The key text in this assault on Rembrandt’s achievement is a book called Rembrandt’s Enterprise: The Studio and the Market (1988), written by Prof. Svetlana Alpers of the University of California at Berkeley. In this study, Rembrandt is depicted not so much as an artist as, in Professor Alpers’ words, “a maker of representations.” It is thus as “commodities,” rather than as paintings or esthetic creations, that she studies this artist. “One can say of the artist,” she writes, “what Adam Smith said of mankind. ‘Every man thus lives by exchanging or becomes in some measure a merchant.'” Yet for Professor Alpers, to speak of Rembrandt as a merchant is to take the full measure of his accomplishment.
We are thus treated to observations like the following:”Hehada ‘propensitytotruck, barter and exchange,’ in Adam Smith’s phrase and to make works suitable to such transactions. As a master in the studio, he made himself a free individual, not beholden to patrons. But he was beholden instead to the market–or more specifically to the identification he made between two representations of value, art, and money.”
What, then, is Rembrandt alleged to have been selling as “an entrepreneur of the self”? Certainly not the “universality” that generations of Rembrandt’s admirers have taken to be the touchstone of his genius. No, what he was selling was only what Professor Alpers calls an ” effect of universality”–in other words, a counterfeit that is meant to pass as something authentic. “He makes a portrait more than a portrait by elevating the genre,” she writes–as an indictment, not as praise. “But this effect of universality,” she writes, “is achieved by masking or hiding the economic and social basis of the transaction between the painter and his sitters.”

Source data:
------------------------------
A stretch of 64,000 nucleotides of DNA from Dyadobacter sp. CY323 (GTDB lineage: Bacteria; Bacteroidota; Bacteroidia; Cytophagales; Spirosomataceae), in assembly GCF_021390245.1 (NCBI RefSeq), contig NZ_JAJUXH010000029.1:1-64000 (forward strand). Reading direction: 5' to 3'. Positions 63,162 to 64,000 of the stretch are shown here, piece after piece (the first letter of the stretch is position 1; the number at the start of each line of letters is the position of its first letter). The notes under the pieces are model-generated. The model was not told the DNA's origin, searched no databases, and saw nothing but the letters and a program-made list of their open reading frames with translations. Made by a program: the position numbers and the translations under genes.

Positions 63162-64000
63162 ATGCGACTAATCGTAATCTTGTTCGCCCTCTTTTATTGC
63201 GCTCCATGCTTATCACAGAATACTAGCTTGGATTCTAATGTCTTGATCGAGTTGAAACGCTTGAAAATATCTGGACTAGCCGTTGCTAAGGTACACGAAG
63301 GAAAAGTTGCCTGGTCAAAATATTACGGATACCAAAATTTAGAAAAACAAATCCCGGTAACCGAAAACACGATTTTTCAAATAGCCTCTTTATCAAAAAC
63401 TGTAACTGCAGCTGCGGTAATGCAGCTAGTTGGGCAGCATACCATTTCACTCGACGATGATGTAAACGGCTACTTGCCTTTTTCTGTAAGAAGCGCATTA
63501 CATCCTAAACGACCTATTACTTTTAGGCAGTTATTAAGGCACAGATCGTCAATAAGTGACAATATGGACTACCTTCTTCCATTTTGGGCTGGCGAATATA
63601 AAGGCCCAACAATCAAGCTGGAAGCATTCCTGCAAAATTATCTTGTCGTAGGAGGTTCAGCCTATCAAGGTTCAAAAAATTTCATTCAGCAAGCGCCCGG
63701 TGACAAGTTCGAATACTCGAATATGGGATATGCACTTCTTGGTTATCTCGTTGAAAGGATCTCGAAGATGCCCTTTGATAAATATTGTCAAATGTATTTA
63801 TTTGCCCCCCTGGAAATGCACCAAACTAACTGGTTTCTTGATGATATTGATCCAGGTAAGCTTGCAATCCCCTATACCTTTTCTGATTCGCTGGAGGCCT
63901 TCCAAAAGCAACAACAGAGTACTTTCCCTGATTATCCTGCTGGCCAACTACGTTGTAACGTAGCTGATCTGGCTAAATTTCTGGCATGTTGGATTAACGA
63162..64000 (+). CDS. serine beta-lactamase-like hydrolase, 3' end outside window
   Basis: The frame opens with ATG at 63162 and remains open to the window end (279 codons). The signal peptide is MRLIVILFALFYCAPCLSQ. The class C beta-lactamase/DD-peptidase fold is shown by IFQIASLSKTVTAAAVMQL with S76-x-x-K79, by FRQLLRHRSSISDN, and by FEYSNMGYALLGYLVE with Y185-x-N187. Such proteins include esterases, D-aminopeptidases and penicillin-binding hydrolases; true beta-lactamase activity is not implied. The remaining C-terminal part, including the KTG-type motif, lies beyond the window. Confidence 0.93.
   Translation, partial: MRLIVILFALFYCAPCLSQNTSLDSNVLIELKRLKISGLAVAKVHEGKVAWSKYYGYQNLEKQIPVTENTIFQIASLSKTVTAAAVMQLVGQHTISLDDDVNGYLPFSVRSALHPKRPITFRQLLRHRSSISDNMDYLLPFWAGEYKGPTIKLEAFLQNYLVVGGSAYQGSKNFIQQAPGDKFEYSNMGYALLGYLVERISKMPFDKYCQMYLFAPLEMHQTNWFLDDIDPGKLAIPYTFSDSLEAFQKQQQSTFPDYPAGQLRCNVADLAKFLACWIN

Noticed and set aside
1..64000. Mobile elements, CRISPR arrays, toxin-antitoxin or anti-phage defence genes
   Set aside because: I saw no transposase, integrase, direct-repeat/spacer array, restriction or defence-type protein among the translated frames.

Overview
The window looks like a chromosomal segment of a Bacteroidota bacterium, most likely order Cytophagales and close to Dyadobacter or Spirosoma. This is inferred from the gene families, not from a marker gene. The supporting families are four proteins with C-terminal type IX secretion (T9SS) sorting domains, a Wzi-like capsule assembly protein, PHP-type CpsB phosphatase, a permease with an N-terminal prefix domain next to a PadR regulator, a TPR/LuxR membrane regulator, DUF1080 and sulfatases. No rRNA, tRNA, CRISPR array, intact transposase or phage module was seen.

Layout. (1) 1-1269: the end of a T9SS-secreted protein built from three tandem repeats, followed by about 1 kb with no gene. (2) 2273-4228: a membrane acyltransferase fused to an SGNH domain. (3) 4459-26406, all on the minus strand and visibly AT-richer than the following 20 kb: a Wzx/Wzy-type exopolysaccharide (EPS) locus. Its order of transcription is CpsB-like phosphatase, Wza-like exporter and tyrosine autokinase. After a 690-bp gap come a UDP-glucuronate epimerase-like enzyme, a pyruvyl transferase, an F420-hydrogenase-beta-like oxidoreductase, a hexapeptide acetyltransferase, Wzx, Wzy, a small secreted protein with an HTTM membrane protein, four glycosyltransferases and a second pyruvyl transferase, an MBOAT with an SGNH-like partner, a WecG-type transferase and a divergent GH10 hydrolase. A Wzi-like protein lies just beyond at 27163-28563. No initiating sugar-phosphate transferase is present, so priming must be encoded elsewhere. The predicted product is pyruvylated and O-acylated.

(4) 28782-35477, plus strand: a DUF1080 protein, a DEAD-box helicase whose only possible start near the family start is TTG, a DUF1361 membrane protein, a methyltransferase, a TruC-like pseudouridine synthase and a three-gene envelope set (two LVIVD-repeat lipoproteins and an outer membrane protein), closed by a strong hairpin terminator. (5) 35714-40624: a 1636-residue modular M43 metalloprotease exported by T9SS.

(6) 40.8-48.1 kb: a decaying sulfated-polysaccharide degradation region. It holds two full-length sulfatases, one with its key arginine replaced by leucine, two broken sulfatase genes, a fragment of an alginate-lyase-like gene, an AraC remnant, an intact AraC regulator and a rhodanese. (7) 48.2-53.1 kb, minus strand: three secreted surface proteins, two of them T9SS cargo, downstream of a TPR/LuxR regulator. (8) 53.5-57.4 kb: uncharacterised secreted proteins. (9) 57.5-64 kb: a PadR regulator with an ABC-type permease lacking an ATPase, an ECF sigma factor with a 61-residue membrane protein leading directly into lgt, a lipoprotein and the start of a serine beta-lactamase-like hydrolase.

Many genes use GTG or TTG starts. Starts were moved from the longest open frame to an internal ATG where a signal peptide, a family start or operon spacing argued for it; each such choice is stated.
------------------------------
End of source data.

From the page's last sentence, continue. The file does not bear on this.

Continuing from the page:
Exactly how Rembrandt was able to hide the economic basis of this “transaction” from the sitters who were handing over large sums of money for their portraits, she does not say. We are simply invited to take it on faith–a kindofneo-Marxist faith–that the economic basis of the “transaction” had remained hidden to all and sundry until Professor Alpers discovered it centuries later.
What is really under attack here is that issue of humanindividuality, whichpoliticalideologues like Professor Alpers so much despise. “The 19th century,”shewrites, “credited Rembrandt with being uniquely in touch with something true about the individual human state.” But this is unacceptable to Professor Alpers. And so she writes, “Rembrandt was not the discoverer, but one of the inventors of that individual state. And so his late works became a touchstone for what Western culture, from his day until our own, has taken as the irreducible uniqueness of the individual.” (Mind you, this is not said as praise.) It is the very essence of Professor Alpers’ indictment of Rembrandt that he was so successful in fostering our understanding of “the irreducible uniqueness of the individual.”
This is art history with the art left out, art history devoid of esthetics, art history as social science. And this is the way a great many students are nowadays taught to think about and look at Rembrandt.
Next week, I shall turn to what there is to look at in Rembrandt by Himself , which remains on view at the National Gallery in London through Sept. 5.